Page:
Missing the Point: Saya no Uta Edition

by on May 24th, 2013 at 7:39 am


Kotaku has an article up today discussing the disturbing horror game Saya no Uta and how empathy with the monster ruins any sense of horror. He argues that ” it’s hard to fear what you understand on an emotional level” and I don’t have any problem with that statement in and of itself. If it turns out that the ghost that is murdering everyone is just trying to reach out to people so it can be put to rest, you come to empathize with the ghost. It was hard not to empathize with Frankenstein’s monster, and in the end the point you were supposed to take away from the book was that Dr. Frankenstein was the monster of the story, not the poor beast he created.

But in the case of Saya no Uta you’d be right to sympathize with Saya and Fuminori, and completely wrong to let that destroy your sense of horror. For those who don’t know, the basic premise of Saya no Uta is that Fuminori gets in an accident and when he comes out of his coma everything in the world looks like grotesque flesh monstrosities. A mix of HR Geiger and Lovecraftian horrors. His world is a never ending hell of despair and horror. Until he meets Saya, who appears to him as a beautiful little girl (which has some creepy implications of its own.) The two of them work together, because they’re the only two people who see each other as beautiful. They murder some people and it’s not really relevant and ruins the tension.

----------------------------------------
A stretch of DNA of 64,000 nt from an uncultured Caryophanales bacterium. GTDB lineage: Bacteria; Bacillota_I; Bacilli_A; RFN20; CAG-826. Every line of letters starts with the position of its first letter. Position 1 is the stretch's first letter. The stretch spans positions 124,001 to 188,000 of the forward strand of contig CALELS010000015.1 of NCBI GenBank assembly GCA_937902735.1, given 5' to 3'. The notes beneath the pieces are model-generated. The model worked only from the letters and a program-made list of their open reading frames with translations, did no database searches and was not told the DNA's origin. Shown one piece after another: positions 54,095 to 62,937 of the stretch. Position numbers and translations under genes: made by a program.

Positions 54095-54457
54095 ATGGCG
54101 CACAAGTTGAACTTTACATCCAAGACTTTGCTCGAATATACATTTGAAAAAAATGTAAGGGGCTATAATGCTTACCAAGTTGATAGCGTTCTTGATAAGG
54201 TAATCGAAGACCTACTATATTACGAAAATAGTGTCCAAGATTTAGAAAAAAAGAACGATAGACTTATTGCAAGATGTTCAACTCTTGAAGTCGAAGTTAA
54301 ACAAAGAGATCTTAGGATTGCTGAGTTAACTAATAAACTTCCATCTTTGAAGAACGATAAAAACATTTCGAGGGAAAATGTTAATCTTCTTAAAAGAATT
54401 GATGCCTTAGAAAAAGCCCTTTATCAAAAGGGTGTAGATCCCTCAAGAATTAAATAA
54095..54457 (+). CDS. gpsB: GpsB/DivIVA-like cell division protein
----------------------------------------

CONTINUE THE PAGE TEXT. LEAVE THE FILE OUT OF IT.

My point is this: as you come to understand Saya and Fuminori more  you come to relate to their plight, and as the author says Saya and Fuminori become less horrific. What should continue to horrify you is that you’re relating to them in the first place. This is a man who would see you as a demonic fleshbeast, and a woman who is presumably some sort of eldritch horror of her own. They are a couple who rape, murder, enslave, and eat other human beings. For fuck’s sake you come to empathize with, even view as normal, buildings being made of pus festering flesh and power lines being human tendon.

That is what is horrifying about Saya no Uta and is the point the author completely missed. The horror of how easy it is to root for the literal monster, how easy it is to relate to terrible, murdering beings because you’ve felt scorned out like an outsider in your life. That you could not be scared of the two monsters, Saya and Fuminori, is the most terrifying thing in this game.